“Latin America is the hardest-hit region,” said Billy Kyte, a campaigner for Global Witness, who wrote its latest report on killings of environmentalists. From 2010-2014, he said, three-quarters of those deaths occurred there. The network organization is still gathering 2015 statistics, but Kyte expects that it was the deadliest year ever.

The embassies of Peru, Honduras and Brazil did not respond to email or phone requests for comment.

Whether the statistics are skewed by inadequate data elsewhere, making the region seem even more dangerous for activists, is of some debate. Knox said he thinks countries in the Americas have better reporting of deaths by governments and media, compared with countries in other parts of the world, such as Africa.

Yet he and others agree that government authorities often do not pursue cases aggressively.

“They’re just not doing what we think police should do,” said Grahame Russell, director of Rights Action, a nonprofit group that funds community development and human rights workers in Guatemala and Honduras. “The state is playing a very specific and direct role in empowering various economic sectors” and looking the other way to move projects along when killings occur, he said.

The problem is so widespread that it often is part of the narratives of recipients of the prestigious Goldman Environmental Prize, said David Gordon, the organization’s executive director.

In 2011, prize winner Francisco Pineda of El Salvador, who led a movement that stopped a gold mine, recounted how three colleagues “were assassinated” and a close companion killed while under police protection. After the body of a fourth activist was found in a well and the pregnant wife of another movement member was killed, Pineda got ­24-hour police protection.

The next year, Sofia Gatica of Argentina told the prize committee about the intimidation she faced during her campaign to stop the spraying of toxic agrochemicals. “An individual entered Gatica’s house and demanded that she give up the campaign while pointing a revolver at her,” Gordon wrote in an email.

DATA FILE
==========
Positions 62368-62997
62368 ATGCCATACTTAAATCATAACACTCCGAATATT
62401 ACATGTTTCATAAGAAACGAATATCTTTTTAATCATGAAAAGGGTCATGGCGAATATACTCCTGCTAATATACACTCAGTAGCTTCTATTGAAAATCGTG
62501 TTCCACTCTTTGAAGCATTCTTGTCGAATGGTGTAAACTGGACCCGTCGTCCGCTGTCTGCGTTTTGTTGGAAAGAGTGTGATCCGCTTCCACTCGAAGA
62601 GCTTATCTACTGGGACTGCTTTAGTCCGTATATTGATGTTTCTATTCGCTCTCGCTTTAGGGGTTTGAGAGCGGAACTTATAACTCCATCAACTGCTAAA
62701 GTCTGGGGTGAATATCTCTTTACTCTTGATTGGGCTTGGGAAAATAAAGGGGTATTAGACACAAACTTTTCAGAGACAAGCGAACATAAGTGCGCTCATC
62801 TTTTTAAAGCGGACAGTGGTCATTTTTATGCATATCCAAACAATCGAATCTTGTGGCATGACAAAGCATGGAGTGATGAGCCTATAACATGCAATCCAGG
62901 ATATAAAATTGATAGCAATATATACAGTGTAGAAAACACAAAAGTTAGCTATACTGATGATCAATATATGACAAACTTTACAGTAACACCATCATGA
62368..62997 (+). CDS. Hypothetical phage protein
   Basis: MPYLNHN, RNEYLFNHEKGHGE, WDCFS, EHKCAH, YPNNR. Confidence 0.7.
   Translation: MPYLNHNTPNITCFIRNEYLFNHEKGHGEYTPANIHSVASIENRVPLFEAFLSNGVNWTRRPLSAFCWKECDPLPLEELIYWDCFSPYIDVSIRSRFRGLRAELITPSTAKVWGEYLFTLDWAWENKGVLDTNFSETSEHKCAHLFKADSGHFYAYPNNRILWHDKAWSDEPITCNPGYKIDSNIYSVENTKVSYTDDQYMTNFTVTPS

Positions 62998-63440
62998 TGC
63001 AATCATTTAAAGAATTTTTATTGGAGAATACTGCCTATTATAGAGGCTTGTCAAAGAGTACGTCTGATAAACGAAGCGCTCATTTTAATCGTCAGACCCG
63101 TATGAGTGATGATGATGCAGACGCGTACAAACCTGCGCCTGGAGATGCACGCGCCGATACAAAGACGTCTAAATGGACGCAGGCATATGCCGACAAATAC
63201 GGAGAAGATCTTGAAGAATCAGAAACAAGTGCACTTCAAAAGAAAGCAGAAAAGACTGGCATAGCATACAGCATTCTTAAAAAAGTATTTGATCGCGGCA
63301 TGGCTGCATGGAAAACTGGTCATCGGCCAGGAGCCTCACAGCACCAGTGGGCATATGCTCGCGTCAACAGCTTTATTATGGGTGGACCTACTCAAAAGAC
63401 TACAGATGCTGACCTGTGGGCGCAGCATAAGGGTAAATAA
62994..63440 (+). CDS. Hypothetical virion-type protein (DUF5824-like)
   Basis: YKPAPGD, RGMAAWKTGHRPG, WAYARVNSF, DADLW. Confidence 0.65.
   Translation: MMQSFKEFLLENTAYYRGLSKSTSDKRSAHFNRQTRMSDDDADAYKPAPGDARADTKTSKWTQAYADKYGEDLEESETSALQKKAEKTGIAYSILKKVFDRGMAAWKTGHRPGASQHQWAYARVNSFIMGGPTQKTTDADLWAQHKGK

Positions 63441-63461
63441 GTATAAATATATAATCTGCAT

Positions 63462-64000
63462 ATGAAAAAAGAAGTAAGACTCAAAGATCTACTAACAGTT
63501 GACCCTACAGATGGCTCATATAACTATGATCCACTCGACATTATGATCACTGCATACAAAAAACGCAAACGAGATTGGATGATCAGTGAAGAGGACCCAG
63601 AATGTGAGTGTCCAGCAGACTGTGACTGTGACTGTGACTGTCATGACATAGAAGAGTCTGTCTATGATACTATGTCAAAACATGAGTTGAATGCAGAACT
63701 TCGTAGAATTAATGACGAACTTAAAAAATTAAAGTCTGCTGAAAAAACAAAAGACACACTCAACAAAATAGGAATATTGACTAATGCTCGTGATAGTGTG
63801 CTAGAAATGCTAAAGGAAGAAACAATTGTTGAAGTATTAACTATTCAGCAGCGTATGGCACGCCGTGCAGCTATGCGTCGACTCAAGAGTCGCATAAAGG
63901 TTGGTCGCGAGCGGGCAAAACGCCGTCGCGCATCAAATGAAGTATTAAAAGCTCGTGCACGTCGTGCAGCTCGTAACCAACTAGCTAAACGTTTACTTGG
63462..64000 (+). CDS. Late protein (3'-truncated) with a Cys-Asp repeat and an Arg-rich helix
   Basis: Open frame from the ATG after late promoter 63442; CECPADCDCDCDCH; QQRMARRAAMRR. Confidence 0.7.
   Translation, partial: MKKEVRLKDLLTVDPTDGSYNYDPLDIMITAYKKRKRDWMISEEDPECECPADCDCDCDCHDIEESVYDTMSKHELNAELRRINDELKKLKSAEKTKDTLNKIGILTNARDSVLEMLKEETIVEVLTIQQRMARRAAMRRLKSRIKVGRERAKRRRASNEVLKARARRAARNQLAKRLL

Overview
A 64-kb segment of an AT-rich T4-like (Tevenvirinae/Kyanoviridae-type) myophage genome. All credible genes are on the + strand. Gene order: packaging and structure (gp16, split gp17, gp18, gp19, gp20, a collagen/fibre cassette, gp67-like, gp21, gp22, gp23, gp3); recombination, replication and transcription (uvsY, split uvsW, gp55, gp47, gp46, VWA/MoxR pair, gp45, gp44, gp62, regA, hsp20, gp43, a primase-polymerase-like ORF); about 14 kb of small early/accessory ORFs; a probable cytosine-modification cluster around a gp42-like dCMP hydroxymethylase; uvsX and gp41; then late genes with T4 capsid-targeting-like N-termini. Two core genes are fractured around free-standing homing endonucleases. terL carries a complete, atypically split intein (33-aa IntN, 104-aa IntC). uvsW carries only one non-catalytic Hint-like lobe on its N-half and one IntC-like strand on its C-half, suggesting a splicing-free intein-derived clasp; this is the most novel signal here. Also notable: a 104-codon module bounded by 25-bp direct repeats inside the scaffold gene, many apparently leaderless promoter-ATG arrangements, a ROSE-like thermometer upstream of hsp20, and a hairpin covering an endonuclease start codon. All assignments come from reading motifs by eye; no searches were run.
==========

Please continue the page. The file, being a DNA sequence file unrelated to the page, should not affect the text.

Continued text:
But the 45-year-old Cáceres stands out as the only Goldman award recipient to have been killed.

After starting COPINH, she waged a decade-long fight against the construction of the Agua Zarca Dam on the Gualcarque River. The project was targeted because the government allowed the privatization of large sections of the river and the forced removal of communities.

Her indigenous people, the Lenca, were to be uprooted by the dam. The plan would also cut their access to the river, which they viewed as sacred. Death threats tied to Cáceres’s efforts to stop the project were constant.

Gordon said a Goldman prize video crew that traveled to Honduras were “blockaded from this one road” by dam proponents. who demanded that Cáceres get out of the car. The crew’s leader, Ryan Mack, placed frantic calls to the organization’s San Francisco headquarters and to the U.S. Embassy for help.

“We can’t get out,” Gordon recalled Mack saying. Only after Gordon called the State Department in Washington to say that U.S. citizens were at risk was the group allowed through.

That’s when he and the organization took the unusual step of awarding Cáceres an additional grant for security. “She thought she would never make it to San Francisco to accept the award,” he said.

Her killers remain at large. According to Kyte of Global Witness, 90 percent of killings of activists generally in Honduras are never solved.

“A lot of people wanted her dead,” said Bell, whose own ­social-justice organization, Other Worlds, works with COPINH.

Four years ago, after hearing Cáceres talk about the threats and physical attacks “in almost every conversation,” Bell began drafting a eulogy for her friend.

“Writing it felt like an inevitable exercise,” Bell said. “Because her assassination felt like an inevitable fate.”